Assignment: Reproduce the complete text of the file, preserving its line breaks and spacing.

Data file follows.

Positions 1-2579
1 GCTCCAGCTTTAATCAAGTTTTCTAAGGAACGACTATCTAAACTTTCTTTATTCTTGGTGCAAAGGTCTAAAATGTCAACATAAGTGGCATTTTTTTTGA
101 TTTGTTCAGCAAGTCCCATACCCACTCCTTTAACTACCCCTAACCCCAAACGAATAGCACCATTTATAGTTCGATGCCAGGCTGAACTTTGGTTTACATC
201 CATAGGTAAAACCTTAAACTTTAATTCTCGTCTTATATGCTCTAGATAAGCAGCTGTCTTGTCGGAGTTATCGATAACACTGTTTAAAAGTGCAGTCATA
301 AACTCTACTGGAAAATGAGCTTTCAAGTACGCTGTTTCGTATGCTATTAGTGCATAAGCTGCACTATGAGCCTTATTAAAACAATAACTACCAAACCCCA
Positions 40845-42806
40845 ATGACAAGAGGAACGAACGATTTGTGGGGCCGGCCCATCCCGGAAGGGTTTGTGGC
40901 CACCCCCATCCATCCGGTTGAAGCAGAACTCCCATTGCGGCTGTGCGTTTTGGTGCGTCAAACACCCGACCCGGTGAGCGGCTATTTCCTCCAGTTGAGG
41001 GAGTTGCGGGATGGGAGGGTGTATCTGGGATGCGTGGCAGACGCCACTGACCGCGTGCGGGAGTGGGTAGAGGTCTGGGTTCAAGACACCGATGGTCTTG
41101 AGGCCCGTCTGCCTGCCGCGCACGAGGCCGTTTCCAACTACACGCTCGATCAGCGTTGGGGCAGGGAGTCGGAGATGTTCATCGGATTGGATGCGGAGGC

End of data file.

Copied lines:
Positions 1-2579
1 GCTCCAGCTTTAATCAAGTTTTCTAAGGAACGACTATCTAAACTTTCTTTATTCTTGGTGCAAAGGTCTAAAATGTCAACATAAGTGGCATTTTTTTTGA
101 TTTGTTCAGCAAGTCCCATACCCACTCCTTTAACTACCCCTAACCCCAAACGAATAGCACCATTTATAGTTCGATGCCAGGCTGAACTTTGGTTTACATC
201 CATAGGTAAAACCTTAAACTTTAATTCTCGTCTTATATGCTCTAGATAAGCAGCTGTCTTGTCGGAGTTATCGATAACACTGTTTAAAAGTGCAGTCATA
301 AACTCTACTGGAAAATGAGCTTTCAAGTACGCTGTTTCGTATGCTATTAGTGCATAAGCTGCACTATGAGCCTTATTAAAACAATAACTACCAAACCCCA
Positions 40845-42806
40845 ATGACAAGAGGAACGAACGATTTGTGGGGCCGGCCCATCCCGGAAGGGTTTGTGGC
40901 CACCCCCATCCATCCGGTTGAAGCAGAACTCCCATTGCGGCTGTGCGTTTTGGTGCGTCAAACACCCGACCCGGTGAGCGGCTATTTCCTCCAGTTGAGG
41001 GAGTTGCGGGATGGGAGGGTGTATCTGGGATGCGTGGCAGACGCCACTGACCGCGTGCGGGAGTGGGTAGAGGTCTGGGTTCAAGACACCGATGGTCTTG
41101 AGGCCCGTCTGCCTGCCGCGCACGAGGCCGTTTCCAACTACACGCTCGATCAGCGTTGGGGCAGGGAGTCGGAGATGTTCATCGGATTGGATGCGGAGGC